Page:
I recently had the opportunity to talk to Congressman Adam Bennett Schiff, pursuing the interview because it is important to get an unfiltered response directly from a politician regarding their official policy on whistleblowers, and he graciously accepted my invitation to state his position.
Adam Bennett Schiff was born on June 22, 1960 in Framingham, Massachusetts. His family was Jewish and moved to Scottsdale, Arizona in 1970, and then to Alamo, California in 1972. His mother “came from a long line of Republicans and his father, from a long line of Democrats.” His parents had a strong sense of right and wrong, and they passed those qualities to their son. Congressman Schiff admits “that was the formative backdrop for the last few years for me.”
An interesting fact about Congressman Schiff is that he was the class valedictorian at Danville, California’s Monte Vista High School and also voted “most likely to succeed.” His life path took him to Stanford University and then to Harvard Law School where he graduated cum laude. There is ample evidence that Congressman Schiff was brilliant academically, but what speaks about his soul is the fact that fifty years after he was involved in a bullying incident in elementary school, he can still feel the shame.
Only an individual with brilliance, decency, and compassion could have drafted and delivered the closing remarks in a Senate impeachment trial on February 3, 2020, where artfully crafted statements like “your name will be tied to his with a cord of steel and for all of history” and “right matters here…truth matters” were uttered. What does a man like Congressman Schiff have to say about whistleblowers?
He notes that the Ukraine whistleblower came to the attention of the “Intelligence Community because they had originally gone to the Intelligence Community Inspector General and that complaint had been withheld from Congress in violation of the law.” Below is an excerpt of my conversation with Congressman Schiff.
JT: Yes, now you’re saying you’re a champion of whistleblowers?
AS: I think among the most important of the post-Watergate reforms was the establishment of the Offices of Inspector General and the degree in which they allowed and encouraged and incentivized whistleblowers to come forward. Whistleblowers help keep our government honest and expose corruption and malfeasance. The last administration and its’ assault on whistleblowers was a body blow to the efficiency of our government, we saw whistleblowers threatened, we saw Inspectors General fired, all of that discourages patriotic Americans from saying something when they see violations of law and abuse of power and abuse of resources. In the Intelligence Community in particular, because so much of our work is in closed session and we rely on agencies to self-report, the whistleblowers are absolutely vital because when agencies don’t self-report, we need whistleblowers to come forward. I think we have seen some truly heroic people and I keep thinking back to Michael Atkinson (former Inspector General of the Intelligence Community who alerted Congress in September 2019 to a whistleblower complaint. On April 3, 2020, he was fired) when he was fired for doing his job and alerting Congress that a whistleblower complaint was withheld in violation of law. When he was fired, he issued a statement urging people to continue to come forward because our country and our government really depend on it. And I think he is absolutely right.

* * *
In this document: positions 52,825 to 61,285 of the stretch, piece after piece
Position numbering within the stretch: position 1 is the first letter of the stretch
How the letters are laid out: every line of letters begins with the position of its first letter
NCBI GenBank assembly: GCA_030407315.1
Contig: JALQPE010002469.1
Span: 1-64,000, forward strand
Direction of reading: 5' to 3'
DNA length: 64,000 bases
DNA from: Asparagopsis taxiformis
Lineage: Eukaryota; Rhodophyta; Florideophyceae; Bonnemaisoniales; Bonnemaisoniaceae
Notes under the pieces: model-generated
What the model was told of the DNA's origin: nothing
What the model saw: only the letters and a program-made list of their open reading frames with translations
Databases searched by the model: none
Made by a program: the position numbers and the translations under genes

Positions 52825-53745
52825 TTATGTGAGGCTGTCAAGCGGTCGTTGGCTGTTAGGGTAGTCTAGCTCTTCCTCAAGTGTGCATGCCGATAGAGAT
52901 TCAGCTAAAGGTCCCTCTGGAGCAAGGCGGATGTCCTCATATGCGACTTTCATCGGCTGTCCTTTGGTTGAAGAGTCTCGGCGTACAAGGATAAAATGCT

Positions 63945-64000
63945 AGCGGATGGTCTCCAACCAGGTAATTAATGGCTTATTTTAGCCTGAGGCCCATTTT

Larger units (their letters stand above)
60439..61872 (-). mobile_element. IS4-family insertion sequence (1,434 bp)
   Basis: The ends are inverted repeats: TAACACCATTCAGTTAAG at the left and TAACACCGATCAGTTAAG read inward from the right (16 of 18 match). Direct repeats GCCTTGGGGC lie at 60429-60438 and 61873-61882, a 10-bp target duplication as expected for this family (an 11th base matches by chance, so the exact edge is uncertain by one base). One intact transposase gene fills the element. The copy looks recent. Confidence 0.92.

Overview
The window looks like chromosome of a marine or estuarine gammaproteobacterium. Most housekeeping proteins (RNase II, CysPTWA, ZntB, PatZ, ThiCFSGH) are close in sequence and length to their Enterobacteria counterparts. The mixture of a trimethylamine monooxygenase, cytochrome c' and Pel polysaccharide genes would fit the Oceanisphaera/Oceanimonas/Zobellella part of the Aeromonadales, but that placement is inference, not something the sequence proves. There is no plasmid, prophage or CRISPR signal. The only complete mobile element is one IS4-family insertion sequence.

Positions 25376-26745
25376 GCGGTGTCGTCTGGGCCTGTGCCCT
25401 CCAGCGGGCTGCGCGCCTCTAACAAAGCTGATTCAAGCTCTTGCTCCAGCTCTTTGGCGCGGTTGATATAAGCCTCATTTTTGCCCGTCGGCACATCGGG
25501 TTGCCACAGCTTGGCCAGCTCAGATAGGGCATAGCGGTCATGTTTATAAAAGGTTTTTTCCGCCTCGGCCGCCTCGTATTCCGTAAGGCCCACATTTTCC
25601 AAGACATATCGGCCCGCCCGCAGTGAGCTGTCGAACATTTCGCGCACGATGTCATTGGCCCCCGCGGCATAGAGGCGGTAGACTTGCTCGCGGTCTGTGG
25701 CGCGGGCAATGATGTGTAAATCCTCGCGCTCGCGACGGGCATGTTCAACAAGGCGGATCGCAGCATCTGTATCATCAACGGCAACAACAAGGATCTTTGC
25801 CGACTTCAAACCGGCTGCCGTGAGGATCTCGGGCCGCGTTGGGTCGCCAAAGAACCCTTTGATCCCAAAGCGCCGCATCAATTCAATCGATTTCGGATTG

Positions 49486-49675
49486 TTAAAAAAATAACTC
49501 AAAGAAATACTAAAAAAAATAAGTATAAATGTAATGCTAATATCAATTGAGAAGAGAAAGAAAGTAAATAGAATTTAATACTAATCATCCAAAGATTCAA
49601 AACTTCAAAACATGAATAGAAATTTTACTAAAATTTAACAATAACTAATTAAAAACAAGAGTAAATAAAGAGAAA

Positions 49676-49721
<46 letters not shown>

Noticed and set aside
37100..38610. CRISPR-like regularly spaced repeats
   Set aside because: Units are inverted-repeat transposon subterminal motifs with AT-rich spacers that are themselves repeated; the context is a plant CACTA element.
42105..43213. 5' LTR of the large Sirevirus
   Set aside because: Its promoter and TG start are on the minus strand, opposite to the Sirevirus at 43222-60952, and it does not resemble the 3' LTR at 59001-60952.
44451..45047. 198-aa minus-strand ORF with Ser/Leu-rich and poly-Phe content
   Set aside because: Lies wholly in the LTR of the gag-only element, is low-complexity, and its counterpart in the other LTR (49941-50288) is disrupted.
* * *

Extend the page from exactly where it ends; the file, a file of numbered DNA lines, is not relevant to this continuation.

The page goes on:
JT: And what did you think working with the Ukraine whistleblower, were you surprised at their depth of fidelity to this country, I mean are these people just surprising to you for being the warriors that they are?
AS: You know I hate…I really don’t comment on a particular whistleblower out of a desire to protect them and I can say in very general terms that…umm…if that whistleblower hadn’t filed a complaint…ah…we might have never learned of the President’s effort to withhold hundreds of millions of dollars in military aid to extort an ally helping him cheat in an election…um…and I think it was a very act courageous act, and I think will need patriotic Americans to be inspired by that courageous example.
JT: I agree with you, and do you realize that the MSPB [U.S. Merit Systems Protection Board] has been empty of…ah…no one has been nominated to that Board and they have a back-up of thousands of whistleblower cases. What is happening there?
AS: I don’t know the answer to that…um…and you know sadly there are a number of positions still remaining vacant throughout the federal government that we really need the administration to move on…ahh…so that they can continue their important functions. I am probably going to need to call it quits, but so nice to meet you.
JT: What a pleasure sir…
AS: Well thank you.
JT: …can I ask you what efforts you may be directing in the future toward whistleblowers?
AS: I just want to continue to make sure that within the area I cover, particularly in the Intelligence Community we continue to encourage people to blow the whistle if they see something wrong, to follow the proper channels in reporting what they see or hear…um…I want to make sure the Inspectors General operate with independence…um…and that we address the damage that was done in the last four years.
JT: Excellent, thank you sir.
AS: You bet, very nice to meet you.
JT: My pleasure.
JT: A question, do you ever encourage people (whistleblowers) to contact your office, or would you rather have them go through the Inspector General?
AS: We prefer that people reach out to the Inspector General, they can contact the Committee too, or contact us directly, depending on the situation.
Congressman Adam Schiff has written a best selling book, Midnight in Washington.